The final map is built on the idea that humans will not take any steps to reduce emissions or carbon dioxide concentrations that would rise to around 1,000 parts per million (ppm) by 2100. That’s A three-fold increase compared to present-day levels. Until the economic downturn in late 2008, actual emissions since 2000 were on track to exceed this high-emission scenario.
In the high-emissions scenario, global average ocean pH levels would fall to around 7.67 by 2100, roughly five times the amount of acidification that has already occurred. Such large changes in ocean pH have probably not been experienced on the planet for the past 21 million years, and scientists are unsure whether and how quickly ocean life could adapt to such rapid acidification.
Those estimates are global averages, but local, seasonal, and regional changes cause pH variations throughout the global ocean. Around the equator in the Pacific Ocean, carbon-rich waters from the deep ocean rise to the surface during upwelling events, causing lower pH values in that region. More acidic waters are also present at high latitudes due to the fact that cold water holds more carbon dioxide than warm water.
These maps are based on analysis by British researchers collaborating through the AVOID Programme, using computer models of the global climate to project the likely response of ocean acidification to a range of emission scenarios. The models simulate ocean-atmosphere interactions, climate, ocean chemistry, and the complex feedbacks among them.
The computer simulations demonstrate that stronger and more immediate action can reduce the levels of acidification that would occur under a higher emissions scenario. Providing a range of future scenarios helps policy makers consider what impact the timing and aggressiveness of different strategies to reduce carbon dioxide emissions will have on future ocean acidification.
Despite the grim realities playing out in the ocean, Feely remains optimistic. “Now that we know about the problem, and understand its root causes, we can monitor the situation,” he says. “We can change the decisions we’re making. We can take steps to reduce our carbon dioxide emissions and take steps to protect the ocean.”
Still, critical questions remain. What areas of the ocean will experience the largest impacts? What species will be most affected? Will species adapt to changes in ocean chemistry, or will they migrate to different areas? Feely and Sabine and their colleagues won’t be able to answer those questions until they build and deploy the ocean acidification monitoring system they’ve designed. Our understanding of how the web of sea life will respond to ocean acidification is still in its early stages, but scientists believe ocean acidification poses a threat to the health of our ocean. Photo courtesy of NOAA.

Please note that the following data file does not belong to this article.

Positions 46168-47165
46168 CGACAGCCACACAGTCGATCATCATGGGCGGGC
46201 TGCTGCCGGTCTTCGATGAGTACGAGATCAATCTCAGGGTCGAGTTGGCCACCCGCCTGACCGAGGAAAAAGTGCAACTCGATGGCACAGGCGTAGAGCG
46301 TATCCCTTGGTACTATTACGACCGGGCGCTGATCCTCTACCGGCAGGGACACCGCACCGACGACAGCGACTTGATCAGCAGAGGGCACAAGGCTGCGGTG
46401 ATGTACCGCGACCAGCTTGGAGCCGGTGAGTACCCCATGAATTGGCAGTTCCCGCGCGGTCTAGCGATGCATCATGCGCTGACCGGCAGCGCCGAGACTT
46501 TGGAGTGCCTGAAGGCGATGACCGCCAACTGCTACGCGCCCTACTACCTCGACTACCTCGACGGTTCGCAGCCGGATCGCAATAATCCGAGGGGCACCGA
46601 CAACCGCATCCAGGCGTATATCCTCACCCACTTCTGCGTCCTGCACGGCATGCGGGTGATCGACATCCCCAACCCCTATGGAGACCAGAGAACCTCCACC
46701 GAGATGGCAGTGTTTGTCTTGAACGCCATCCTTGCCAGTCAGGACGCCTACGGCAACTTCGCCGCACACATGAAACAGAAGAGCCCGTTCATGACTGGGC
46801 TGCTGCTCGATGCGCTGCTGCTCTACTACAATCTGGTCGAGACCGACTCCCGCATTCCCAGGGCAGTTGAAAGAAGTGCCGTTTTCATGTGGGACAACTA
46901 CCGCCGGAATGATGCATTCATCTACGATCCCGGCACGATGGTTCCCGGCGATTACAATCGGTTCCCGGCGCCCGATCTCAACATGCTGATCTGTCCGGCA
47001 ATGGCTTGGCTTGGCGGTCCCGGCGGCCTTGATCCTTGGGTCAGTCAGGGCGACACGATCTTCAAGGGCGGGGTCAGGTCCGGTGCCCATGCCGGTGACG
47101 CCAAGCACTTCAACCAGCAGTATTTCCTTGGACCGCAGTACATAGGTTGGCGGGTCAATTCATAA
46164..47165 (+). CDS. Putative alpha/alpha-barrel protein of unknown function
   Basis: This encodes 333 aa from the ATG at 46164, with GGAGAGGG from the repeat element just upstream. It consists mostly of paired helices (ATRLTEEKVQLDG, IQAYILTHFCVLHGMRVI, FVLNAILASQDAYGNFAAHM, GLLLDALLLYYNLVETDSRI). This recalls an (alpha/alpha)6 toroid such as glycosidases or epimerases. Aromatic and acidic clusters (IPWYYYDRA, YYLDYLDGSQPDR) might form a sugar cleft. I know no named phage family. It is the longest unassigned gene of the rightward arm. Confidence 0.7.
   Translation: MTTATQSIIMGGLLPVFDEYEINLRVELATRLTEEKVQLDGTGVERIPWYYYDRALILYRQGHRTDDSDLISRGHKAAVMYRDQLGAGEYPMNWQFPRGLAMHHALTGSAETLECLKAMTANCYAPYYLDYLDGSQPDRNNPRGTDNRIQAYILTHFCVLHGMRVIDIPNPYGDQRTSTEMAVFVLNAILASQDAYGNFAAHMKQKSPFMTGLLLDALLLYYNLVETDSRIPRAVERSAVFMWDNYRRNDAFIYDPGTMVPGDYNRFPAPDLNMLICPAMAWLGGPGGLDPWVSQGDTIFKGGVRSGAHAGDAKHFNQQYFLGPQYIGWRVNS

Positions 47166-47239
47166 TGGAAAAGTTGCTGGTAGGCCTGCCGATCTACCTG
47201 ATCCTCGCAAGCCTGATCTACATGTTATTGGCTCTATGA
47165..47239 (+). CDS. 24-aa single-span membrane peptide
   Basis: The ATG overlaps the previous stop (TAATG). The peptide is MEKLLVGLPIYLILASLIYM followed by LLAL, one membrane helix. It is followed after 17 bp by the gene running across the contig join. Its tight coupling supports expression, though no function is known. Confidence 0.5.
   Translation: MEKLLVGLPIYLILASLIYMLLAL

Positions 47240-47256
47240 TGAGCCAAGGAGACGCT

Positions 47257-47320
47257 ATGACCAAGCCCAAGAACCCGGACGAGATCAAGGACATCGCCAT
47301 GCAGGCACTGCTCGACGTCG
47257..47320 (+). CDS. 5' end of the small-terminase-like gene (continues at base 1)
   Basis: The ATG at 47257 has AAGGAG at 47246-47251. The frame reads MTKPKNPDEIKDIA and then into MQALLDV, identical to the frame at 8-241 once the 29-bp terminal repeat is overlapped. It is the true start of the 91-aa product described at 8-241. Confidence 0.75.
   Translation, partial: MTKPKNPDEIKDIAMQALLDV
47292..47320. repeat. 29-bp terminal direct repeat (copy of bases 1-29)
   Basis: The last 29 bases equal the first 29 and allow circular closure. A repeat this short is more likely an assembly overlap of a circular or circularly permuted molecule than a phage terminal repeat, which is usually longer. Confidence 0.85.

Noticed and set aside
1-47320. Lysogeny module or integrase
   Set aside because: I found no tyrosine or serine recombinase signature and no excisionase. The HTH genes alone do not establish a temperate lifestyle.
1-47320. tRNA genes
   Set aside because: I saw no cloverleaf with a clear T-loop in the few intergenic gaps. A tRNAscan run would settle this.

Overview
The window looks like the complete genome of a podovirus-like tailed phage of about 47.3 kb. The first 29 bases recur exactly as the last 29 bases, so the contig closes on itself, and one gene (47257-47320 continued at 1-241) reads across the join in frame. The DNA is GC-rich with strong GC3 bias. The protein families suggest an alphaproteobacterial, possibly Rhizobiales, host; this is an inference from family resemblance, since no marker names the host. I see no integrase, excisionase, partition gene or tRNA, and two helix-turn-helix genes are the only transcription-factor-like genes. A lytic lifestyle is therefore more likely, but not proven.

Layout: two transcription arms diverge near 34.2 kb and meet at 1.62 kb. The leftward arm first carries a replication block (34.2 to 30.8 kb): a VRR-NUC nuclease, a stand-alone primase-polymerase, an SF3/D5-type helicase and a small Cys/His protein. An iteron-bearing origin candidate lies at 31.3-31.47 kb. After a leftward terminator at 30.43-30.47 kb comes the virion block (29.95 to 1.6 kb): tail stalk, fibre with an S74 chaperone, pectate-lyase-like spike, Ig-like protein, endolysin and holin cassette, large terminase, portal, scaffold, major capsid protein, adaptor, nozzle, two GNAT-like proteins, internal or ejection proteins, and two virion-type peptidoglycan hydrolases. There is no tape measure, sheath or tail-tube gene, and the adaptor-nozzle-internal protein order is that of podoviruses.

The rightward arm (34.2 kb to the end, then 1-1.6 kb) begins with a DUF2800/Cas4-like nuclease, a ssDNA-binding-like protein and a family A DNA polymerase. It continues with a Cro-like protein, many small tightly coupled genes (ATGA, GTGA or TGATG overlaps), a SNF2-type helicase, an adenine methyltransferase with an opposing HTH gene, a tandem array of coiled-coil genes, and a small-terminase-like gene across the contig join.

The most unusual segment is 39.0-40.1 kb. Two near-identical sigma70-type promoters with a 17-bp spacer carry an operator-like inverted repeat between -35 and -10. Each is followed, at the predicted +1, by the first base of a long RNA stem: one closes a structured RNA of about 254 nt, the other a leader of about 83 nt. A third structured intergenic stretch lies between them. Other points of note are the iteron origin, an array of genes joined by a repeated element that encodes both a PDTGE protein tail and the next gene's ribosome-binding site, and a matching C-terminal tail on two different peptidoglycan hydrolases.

“Ultimately, the most important question remains unanswered,” Feely muses. “Will humans decide to address this problem at its root by reducing carbon dioxide emissions?”
To learn more about Richard Feely’s and his team’s research on ocean acidification, please see the ClimateWatch article, titled An Upwelling Crisis: Ocean Acidification.
Bernie, D., J. Lowe, T. Tyrrell, and O. Legge (2010), Influence of mitigation policy on ocean acidification, Geophys. Res. Lett., 37, L15704, doi:10.1029/2010GL043181
Credit: Video copyright Oregon Sea Grant Communications, Oregon State University. Directed and produced by Joe Cone, videographer, and Stevon Roberts, video editor.
Feely, R.A. et al. (2008), Evidence for Upwelling of Corrosive “Acidified” Water onto the Continental Shelf, Science, v320, 1490-1492.
Feely, R.A. et al. (2004), Impact of Anthropogenic CO2 on the CaCO3 System in the Oceans, Science, v305, 362-366.
Feely, R.A., Sabine, C.L., Fabry, V.J. “Carbon Dioxide and Our Ocean Legacy.” April 2006.
Frequently Asked Questions. Ocean Acidification Network.
International Scientists Find ‘Acidified’ Water on the Continental Shelf from Canada to Mexico. NOAA press release. May 22, 2008.
Ocean Acidification – From Ecological Impacts to Policy Opportunities in Current – The Journal of Marine Education.
Sabine, C.L., et al. (2004), The Oceanic Sink for Anthropogenic CO2, Science, v305, 367-371.
Seafood Choices Alliance. “Canaries in a coal mine: What shellfish can teach us about ocean acidification.” Contributed by Robin Downey of Pacific Coast Shellfish Growers Association. August 3, 2009.
Testimony of a Supervisory Chemical Oceanographer at NOAA’s Pacific Marine Environmental Laboratory, Richard Feely, before the House Committee on Science and Technology, Subcommittee on Energy and Environment (Chairman Nick Lampson, D TX-22) on HR 4174, the Federal Ocean Acidification Research and Monitoring Act of 2007 (FOARMA).
Welch, Craig. Oysters in deep trouble: Is Pacific Ocean’s chemistry killing sea life? Seattle Times. June 14, 2009.